What would have happened if Elvis Presleyís stillborn twin brother had lived and was adopted by another family? Thatís the intriguing premise of this earnest, upbeat effort from first-time director Dustin Marcellino. Unfortunately, itís nothing to get all shook up about.
Although no one is actually named Presley in the picture, the characters are unmistakably based on the King of Rock & Roll and his family. Real-life Elvis impersonator Ryan Pelton (billed here as Blake Rayne) even stars in dual roles as a rock sensation eerily similar to Presley and the singing starís twin brother who becomes -- what else? -- an impersonator of his famous sibling (although he doesnít know the hip-swiveling rocker is his twin).
The story begins in 1936 Alabama, where a backwoods woman named Helen Hemsley (Amanda Crew) gives birth to twin boys. Her out-of-work husband (Brian Geraghty) worries they canít afford two extra mouths to feed. As luck or the Lord would have it, he attends a tent revival meeting that night and hears the preacher (Ray Liotta) lament that he and his wife (Ashley Judd) canít have children. The new father then offers to give one of his sons to the childless couple, believing it to be Godís will. They accept and are told by Mr. Hemsley that they mustnít reveal the truth to the boy until after he and his wife are dead. Thus begins what one believes will be parallel stories, ‡ la The Prince and the Pauper, about how each boy is raised and how their lives differ. Sadly, the movie focuses exclusively on Ryan Wade, the preacherís kid. We only learn about Drexel Hemsley after he becomes a star recording artist known as ìthe Dream.î How he got there and what his life was like as a rock & roll pioneer are only hinted at. Perhaps the filmmakers assume we already know Elvisí story, so it doesnít need to be rehashed. But curiously, later in the movie a talent manager mentions Elvis by name. If Elvis exists in this world, then the Dream would be seen as a second-rate version of the superstar. There canít be two Kings of Rock & Roll.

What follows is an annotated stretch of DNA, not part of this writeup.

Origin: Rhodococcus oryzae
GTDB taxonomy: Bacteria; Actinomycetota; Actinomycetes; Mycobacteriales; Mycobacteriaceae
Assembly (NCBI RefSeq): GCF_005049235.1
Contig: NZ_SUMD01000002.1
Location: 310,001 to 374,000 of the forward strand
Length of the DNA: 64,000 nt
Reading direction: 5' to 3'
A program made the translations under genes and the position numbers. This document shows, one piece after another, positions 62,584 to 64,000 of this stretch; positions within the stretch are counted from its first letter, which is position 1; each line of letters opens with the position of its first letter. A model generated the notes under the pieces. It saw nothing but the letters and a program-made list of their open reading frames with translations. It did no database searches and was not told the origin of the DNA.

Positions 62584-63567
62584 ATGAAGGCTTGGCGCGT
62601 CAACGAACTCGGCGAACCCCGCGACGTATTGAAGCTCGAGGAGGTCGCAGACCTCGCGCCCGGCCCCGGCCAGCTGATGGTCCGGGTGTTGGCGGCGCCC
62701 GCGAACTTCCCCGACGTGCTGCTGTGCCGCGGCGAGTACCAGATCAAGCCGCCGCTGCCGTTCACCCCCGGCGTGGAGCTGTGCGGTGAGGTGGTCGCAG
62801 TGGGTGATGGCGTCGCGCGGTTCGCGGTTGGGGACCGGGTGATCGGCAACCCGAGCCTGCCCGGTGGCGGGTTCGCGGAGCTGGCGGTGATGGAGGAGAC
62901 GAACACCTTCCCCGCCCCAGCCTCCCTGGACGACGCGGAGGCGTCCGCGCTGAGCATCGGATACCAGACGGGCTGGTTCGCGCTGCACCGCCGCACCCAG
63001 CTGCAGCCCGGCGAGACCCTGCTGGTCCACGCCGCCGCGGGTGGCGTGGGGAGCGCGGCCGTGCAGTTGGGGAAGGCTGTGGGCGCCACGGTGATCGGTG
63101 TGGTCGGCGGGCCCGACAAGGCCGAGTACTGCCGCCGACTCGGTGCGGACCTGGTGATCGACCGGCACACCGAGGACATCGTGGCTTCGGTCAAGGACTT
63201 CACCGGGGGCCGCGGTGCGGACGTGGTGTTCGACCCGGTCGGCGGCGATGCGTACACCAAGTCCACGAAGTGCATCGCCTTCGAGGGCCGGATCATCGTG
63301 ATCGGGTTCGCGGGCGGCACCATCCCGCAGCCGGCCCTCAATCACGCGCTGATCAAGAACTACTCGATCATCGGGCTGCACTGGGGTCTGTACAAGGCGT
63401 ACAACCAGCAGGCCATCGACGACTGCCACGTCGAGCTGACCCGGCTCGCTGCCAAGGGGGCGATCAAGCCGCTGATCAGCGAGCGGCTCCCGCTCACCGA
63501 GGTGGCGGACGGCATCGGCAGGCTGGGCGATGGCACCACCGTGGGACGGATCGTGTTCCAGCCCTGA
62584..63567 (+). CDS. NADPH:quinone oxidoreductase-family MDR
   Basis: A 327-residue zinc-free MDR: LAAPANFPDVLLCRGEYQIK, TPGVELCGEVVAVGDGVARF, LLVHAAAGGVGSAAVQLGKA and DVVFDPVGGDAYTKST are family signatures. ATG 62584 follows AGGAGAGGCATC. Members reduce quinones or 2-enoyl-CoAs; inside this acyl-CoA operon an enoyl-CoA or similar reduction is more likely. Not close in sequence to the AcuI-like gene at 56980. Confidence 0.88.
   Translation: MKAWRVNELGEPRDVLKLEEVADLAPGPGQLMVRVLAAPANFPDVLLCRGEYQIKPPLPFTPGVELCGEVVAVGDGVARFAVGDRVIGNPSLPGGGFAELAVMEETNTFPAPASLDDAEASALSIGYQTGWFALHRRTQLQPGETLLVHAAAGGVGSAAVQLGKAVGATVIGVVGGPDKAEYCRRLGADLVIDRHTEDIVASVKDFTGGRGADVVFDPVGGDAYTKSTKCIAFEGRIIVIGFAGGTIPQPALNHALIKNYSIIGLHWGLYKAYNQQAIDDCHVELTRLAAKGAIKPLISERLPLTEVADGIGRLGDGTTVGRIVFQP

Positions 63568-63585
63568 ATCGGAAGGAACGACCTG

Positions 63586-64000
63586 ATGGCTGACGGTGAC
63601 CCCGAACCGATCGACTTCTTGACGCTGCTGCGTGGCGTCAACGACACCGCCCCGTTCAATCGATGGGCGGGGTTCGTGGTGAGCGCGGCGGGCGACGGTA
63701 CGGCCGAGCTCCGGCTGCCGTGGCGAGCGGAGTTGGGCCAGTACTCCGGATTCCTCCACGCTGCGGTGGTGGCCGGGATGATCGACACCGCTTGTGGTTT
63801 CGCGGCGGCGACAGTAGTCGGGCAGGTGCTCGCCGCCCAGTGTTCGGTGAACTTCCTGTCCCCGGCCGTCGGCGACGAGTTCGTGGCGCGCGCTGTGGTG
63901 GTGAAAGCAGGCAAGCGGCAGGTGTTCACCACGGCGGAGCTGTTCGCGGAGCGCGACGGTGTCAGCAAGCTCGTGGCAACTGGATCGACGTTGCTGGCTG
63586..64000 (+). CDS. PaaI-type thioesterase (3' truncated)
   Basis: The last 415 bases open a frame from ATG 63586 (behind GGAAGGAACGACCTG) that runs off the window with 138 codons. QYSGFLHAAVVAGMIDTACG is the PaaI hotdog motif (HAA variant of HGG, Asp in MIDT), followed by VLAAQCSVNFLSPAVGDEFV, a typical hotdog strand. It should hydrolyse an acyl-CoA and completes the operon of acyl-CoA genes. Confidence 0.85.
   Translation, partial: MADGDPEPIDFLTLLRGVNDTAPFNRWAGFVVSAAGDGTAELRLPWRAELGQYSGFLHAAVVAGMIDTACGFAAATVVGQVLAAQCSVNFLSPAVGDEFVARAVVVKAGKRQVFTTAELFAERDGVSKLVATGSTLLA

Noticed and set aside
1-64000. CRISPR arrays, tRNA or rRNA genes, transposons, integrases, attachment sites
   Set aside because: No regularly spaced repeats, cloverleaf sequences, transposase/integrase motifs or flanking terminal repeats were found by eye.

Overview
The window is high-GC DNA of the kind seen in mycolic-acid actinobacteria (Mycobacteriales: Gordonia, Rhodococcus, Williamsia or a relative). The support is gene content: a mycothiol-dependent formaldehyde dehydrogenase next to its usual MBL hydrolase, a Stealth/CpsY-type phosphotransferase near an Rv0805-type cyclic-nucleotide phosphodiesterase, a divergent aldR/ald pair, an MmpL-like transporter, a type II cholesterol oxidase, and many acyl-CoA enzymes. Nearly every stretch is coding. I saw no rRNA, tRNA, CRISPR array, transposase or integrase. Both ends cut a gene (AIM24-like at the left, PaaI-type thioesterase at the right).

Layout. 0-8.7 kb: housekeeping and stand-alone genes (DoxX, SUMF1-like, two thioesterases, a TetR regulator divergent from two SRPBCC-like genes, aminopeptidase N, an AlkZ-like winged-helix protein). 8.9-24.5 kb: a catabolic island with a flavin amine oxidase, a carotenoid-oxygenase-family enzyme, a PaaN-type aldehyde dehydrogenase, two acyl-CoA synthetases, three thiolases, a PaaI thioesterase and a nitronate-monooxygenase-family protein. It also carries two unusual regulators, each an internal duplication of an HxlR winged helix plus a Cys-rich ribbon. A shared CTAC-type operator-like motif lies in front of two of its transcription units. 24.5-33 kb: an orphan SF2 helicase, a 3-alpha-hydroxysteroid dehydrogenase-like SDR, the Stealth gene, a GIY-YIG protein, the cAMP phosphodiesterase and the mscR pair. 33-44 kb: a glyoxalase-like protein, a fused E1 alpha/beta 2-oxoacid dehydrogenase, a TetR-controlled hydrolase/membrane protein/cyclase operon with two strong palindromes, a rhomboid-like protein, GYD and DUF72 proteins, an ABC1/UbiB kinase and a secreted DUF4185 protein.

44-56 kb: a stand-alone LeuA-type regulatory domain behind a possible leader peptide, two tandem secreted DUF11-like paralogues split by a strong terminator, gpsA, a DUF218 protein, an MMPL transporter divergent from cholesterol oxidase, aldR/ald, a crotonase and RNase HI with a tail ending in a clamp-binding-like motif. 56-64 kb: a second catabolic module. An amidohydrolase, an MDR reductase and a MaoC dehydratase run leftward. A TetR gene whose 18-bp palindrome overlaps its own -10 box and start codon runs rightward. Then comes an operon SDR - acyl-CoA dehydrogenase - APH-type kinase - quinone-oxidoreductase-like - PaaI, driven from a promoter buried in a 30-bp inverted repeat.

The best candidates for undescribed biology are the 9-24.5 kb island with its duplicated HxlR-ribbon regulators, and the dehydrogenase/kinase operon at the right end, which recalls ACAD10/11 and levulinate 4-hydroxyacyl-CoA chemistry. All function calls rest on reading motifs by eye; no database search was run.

Ryanís father wants him to become a preacher like he is, but all Ryan wants to do is hang out at honky-tonks (and drink Dr. Peppers; no alcohol for him) and listen to modern music. When he hears the Dream on the radio, he is smitten and knows what he wants to do with his life -- make music -- and eventually parlays his spot-on resemblance to the superstar to become ìthe Identical,î a Dream impersonator.
It all sounds fine enough, but everything about the production, from the stilted performances to the static direction to the saccharine script, feels amateurish. And the serviceable Elvis-inspired songs, penned by the directorís father and grandfather, are pale imitations of the real thing. The songwriting duo hit a high note with the ballad, ìYour Loveís Keepiní Me Tonight,î which Ryan sings at a contest for Dream imitators. Itís also the filmís high point. Rayne delivers a soulful performance of the song, and for a few minutes you think youíre watching and listening to Elvis himself.
And speaking of Blake Rayne, he is alternately the best and worst thing about The Identical. He looks like Elvis, sings like Elvis, and possesses a boyish charm that is irresistible. When he performs, which is often, you canít take your eyes off of him. But he is no actor, and crumbles under the weight of having to carry almost every scene. Itís particularly apparent when he goes toe-to-toe with heavyweight Ray Liotta, who delivers the movieís most powerful, nuanced performance.
Viewers who are looking for an inoffensive, family-friendly flick that delivers a positive message (follow your own calling and see what God will do) may find much to like here. More discerning moviegoers, however, are advised to return to sender.
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- Released: 2014
- Rating: PG
- Review: What would have happened if Elvis Presleyís stillborn twin brother had lived and was adopted by another family? Thatís the intriguing premise of this earnest, upbeat effort from first-time director Dustin Marcellino. Unfortunately, itís nothing to get all… (more)